Lisa Schrade, PharmD, shares insight on the impact of inhibitors in the hemophilia A treatment landscape.
Lisa Schrade, PharmD: Inhibitors impacting treatment can be very scary and even more exceptionally demanding on the families. If you have a patient that’s already infusing every day, or every other day, now you’re talking about a regimen that requires them to infuse every 2 hours. A family member has to try to access a vein for these little guys. Or you have to get them a surgical procedure to have a port placed because the infusions are so frequent. It affects the patients, the families. It’s so demanding, and it puts so much pressure on everybody to really step up to the plate. And you’re already mentally, emotionally exhausted, and to add that it’s a lot.
And then, too, from a payer perspective, it gets financially burdensome, not only to the families but also to the insurers. It’s a high out-of-pocket expense for the patient. We try to avoid that at all costs.
Some of the current challenges for patients with factor replacement therapy is access to care. Not all patients are fully insured. Some of them don’t meet the criteria to be supported by state-funded plans, so their availability to be able to get the medication that they need when they need it can be very restrictive, which then starts to cause a whole cascade of other issues. If they’re stressed out about trying to afford their medication or stressed out about losing their job because if they do have a bleed that requires them to take time off from work, they worry about jeopardizing their livelihood with their employer. It adds another level of stress. Possibly it can cause depression. Sometimes they’ll go without treatment to try to prevent that from happening. And then something more substantial will happen, like a joint bleed, an intracranial bleed, or GI [gastrointestinal] bleeds. Things that are preventable, but having that limitation with how they can get their medication when they need it because of finances is one of the biggest challenges.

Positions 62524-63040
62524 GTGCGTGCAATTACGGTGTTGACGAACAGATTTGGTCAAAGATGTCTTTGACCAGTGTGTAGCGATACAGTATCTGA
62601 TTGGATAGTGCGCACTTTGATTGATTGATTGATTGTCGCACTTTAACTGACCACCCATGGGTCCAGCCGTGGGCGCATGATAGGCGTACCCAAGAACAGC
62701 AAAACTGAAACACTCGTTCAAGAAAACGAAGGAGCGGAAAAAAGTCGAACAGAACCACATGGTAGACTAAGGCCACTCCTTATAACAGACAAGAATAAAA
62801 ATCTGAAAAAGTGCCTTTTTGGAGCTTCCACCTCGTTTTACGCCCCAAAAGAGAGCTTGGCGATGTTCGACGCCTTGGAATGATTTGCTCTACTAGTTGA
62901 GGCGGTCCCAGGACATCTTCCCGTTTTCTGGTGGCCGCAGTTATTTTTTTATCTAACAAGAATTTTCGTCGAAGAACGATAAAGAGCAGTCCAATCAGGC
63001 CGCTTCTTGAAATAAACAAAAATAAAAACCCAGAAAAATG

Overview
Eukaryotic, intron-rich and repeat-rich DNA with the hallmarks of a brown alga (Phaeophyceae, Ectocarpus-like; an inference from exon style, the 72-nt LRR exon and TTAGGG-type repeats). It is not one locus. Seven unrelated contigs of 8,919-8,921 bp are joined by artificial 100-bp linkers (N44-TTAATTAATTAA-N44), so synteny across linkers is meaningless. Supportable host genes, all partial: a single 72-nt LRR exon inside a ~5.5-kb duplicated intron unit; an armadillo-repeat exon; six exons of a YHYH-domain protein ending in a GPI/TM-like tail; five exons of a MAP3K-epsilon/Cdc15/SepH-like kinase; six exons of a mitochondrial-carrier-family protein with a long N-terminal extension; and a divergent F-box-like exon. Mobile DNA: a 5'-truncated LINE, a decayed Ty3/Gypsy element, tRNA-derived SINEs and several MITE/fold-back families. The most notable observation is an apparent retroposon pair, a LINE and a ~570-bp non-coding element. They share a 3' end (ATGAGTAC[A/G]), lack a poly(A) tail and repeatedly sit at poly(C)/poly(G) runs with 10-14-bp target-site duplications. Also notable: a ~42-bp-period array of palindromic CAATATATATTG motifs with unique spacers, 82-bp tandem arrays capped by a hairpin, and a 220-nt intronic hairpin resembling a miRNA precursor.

The human burden with hemophilia A is how demanding it is, not only to the patient, but to the families, making sure that everyone is aware of what the patient’s needs are. And unfortunately we see it happen all too often with younger families. If we have a child that’s born with hemophilia, parents might not have known that they were carriers, or maybe it’s a patient that is an anomaly and it’s the first mutation in the family to experience hemophilia. There’s that feeling of guilt from the family members, that they had passed this trait down to their child. And then it causes a lot of turmoil within the family. There’s sometimes blame on yourself, [or] fingers being pointed at other family members, that it’s their fault that this happened.
But, too, the demand of the therapy itself is a burden. Having to take time off from work to take your child to the doctor because there’s a bleed, or going to school to pick them up. Missing days off from work yourself, if you’re having a bleed or some joint disruption from something as simple as just bending over. Things that we take for granted, simple tasks that become very restrictive with our patients, and affect their quality of life. So we do whatever we can do to try to make that easier for them. They’re already dealing with so much; the least we can do is make sure that they have what they need when they need it.
Transcript edited for clarity.